Frequently Asked Questions:
Why do I need a permit for my private well, and where do I get one?
State law requires that all new construction of wells have a permit before any work can be started. Your County Health Division can issue you this permit. On the bottom of our Home Page you will find a link.
Why does my water smell, is this a sign of trouble?
Sulfur can occur in ground water in two forms: sulfides and sulfates. Sulfides are naturally in limestone containing organic materials. A “rotten egg” smell coming from your water indicates the presence of hydrogen sulfide gas. Creating an unpleasant odor and taste, sulfides cause corrosion to plumbing and darken water. There are several methods for treating sulfur. Aeration, ozone, hydrogen peroxide, and chlorine (best followed by filtration) are effective against dissolved hydrogen sulfide or gas. A reverse osmosis system, Nano filtration system, or a negative ion-exchanger also can be effective in reducing sulfates. Filtration is necessary in combating sulfur formation as a mineral or in biofilms.
I see floaties in my water?
Total Dissolved Solids TDS, as it is commonly known, is the concentration of all dissolved minerals in water. It is the direct measurement of the interaction between minerals and ground water. TDS levels above 1000 mg/L will usually yield poor tasting water. Levels above 2000 mg/L are considered undrinkable due to taste, and levels more than 10,000 mg/L are defined as undrinkable. Water softeners with a reverse osmosis system are effective in lowering the TDS to satisfactory levels.
What is hard water and why do I have it?
The Hardness in drinking water is caused by two nontoxic chemical minerals; Calcium and magnesium. Found in ground water that has come in contact with certain rocks and minerals, especially limestone and gypsum. If either of these minerals are present in your water, the water is said to be “hard”. Usually making lather or suds for washing difficult and a film to appear on coffee. Hard water has not been shown to cause health problems, but can be a nuisance as it may cause soap curds and deposits to form on pipes and other plumbing fixtures. Over time this can reduce the diameter of the pipes and plumbing. This could mean your well might require well rehabilitation please look on our repair and service page. Otherwise, the installation of a water softener can prevent hard water. People with heart or circulatory problems may want to consult their physician about drinking softened water as the softening process removes calcium and magnesium by adding sodium to the water.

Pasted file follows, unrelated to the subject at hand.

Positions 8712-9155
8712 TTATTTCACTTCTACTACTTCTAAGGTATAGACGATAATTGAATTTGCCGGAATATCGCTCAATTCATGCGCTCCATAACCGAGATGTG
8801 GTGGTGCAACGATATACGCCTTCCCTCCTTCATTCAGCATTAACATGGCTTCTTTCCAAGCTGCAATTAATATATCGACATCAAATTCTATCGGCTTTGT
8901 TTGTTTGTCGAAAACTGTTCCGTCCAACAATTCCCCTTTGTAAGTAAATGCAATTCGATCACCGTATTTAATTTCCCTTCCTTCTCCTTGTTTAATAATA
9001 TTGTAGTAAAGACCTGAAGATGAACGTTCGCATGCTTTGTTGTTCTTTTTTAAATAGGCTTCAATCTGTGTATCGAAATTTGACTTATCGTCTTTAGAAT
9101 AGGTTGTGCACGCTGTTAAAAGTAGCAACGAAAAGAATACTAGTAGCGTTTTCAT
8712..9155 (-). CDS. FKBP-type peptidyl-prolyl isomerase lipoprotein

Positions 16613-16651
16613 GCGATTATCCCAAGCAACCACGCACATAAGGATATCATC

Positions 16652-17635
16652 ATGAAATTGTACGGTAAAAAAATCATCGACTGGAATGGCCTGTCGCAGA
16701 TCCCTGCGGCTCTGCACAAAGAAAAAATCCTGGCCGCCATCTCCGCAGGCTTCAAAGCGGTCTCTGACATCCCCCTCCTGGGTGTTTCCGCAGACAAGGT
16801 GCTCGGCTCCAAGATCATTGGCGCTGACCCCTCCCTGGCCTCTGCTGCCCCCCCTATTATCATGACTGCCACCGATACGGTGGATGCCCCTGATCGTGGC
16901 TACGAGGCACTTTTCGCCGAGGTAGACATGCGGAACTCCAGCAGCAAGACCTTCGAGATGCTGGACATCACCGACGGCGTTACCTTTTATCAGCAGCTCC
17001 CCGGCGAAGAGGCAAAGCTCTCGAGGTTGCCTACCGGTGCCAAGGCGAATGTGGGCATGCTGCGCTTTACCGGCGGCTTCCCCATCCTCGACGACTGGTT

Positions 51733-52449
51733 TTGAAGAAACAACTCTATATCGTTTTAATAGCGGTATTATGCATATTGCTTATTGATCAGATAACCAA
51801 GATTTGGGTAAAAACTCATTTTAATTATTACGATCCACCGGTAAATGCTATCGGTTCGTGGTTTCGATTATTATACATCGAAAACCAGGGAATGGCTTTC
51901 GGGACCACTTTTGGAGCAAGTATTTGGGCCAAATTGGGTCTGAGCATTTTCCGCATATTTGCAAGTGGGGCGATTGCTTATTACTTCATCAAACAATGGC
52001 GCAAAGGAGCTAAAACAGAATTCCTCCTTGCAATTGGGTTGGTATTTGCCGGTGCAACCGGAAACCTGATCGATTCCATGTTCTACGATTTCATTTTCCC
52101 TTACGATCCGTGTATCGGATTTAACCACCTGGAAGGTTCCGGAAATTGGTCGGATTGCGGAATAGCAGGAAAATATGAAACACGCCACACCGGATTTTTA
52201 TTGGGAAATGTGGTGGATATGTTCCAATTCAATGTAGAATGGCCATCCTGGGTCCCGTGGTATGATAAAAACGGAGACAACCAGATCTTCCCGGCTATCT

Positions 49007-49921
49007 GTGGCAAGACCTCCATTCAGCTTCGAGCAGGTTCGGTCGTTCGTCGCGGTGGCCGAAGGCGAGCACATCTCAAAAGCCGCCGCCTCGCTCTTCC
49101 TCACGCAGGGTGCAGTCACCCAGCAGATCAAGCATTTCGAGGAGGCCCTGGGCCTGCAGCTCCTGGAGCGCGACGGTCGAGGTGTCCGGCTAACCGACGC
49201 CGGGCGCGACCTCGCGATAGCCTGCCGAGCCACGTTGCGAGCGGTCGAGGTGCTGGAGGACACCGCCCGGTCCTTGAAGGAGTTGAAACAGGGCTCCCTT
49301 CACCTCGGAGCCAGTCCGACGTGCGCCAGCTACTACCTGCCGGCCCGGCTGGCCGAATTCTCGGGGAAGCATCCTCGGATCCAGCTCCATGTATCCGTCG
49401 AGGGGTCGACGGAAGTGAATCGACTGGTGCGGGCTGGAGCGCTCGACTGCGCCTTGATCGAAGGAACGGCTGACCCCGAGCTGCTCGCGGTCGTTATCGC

Why is my water so cloudy?
Water often looks cloudy when first taken from a faucet and then it clears up. The cloudy water is caused by tiny air bubbles in the water similar to the gas bubbles in beer and carbonated soft drinks. After a while, the bubbles rise to the top and are gone.
When working in the yard is it safe to drink from a garden hose?
No, water is safe, but the standard vinyl garden hose is composed of substances to keep it flexible. These chemicals can dissolve and get into the water as it goes through the hose. Bacteria have been known to collect inside hoses especially during warm seasonal months and the outside thread openings at the end of your hose can be covered with germs.
Why is my water pressure so low and what can I do?
Water flows out of taps because of pressure in the water system by the pump. Different pumps have different flow capacities, and the pressure tank in a water system is designed to have extra gallons of water on reserve so small demands don’t require the pump to switch on, like turning on a faucet for a few seconds to get a glass of water. Low pressure can occur when the tank cannot compensate for flow greater than the pump capacity. If there is adequate pressure in the tank, hard water could be causing the decline in pressure, which causes a buildup of scale that can cause increased friction in the pipes and hamper water pressure. This could mean your well might require well rehabilitation please look on our repair and service page. Otherwise the three common fixes are:
- Installation of a device called a constant pressure valve can be installed between the pump and the pressure tank. It will automatically adjust flow from the well pump to a preset pressure. It is relatively easy to install and a good, economic solution. However, it does not increase the flow rate greater than that of the pump.
- Installation of an additional pressure tank capacity can be added for high demand of water in excess of the pump’s capacity. Solving the short-term demand, although it will not permanently solve the problem of the shower, dishwasher, washing machine, and other heavy appliances all running at the same time.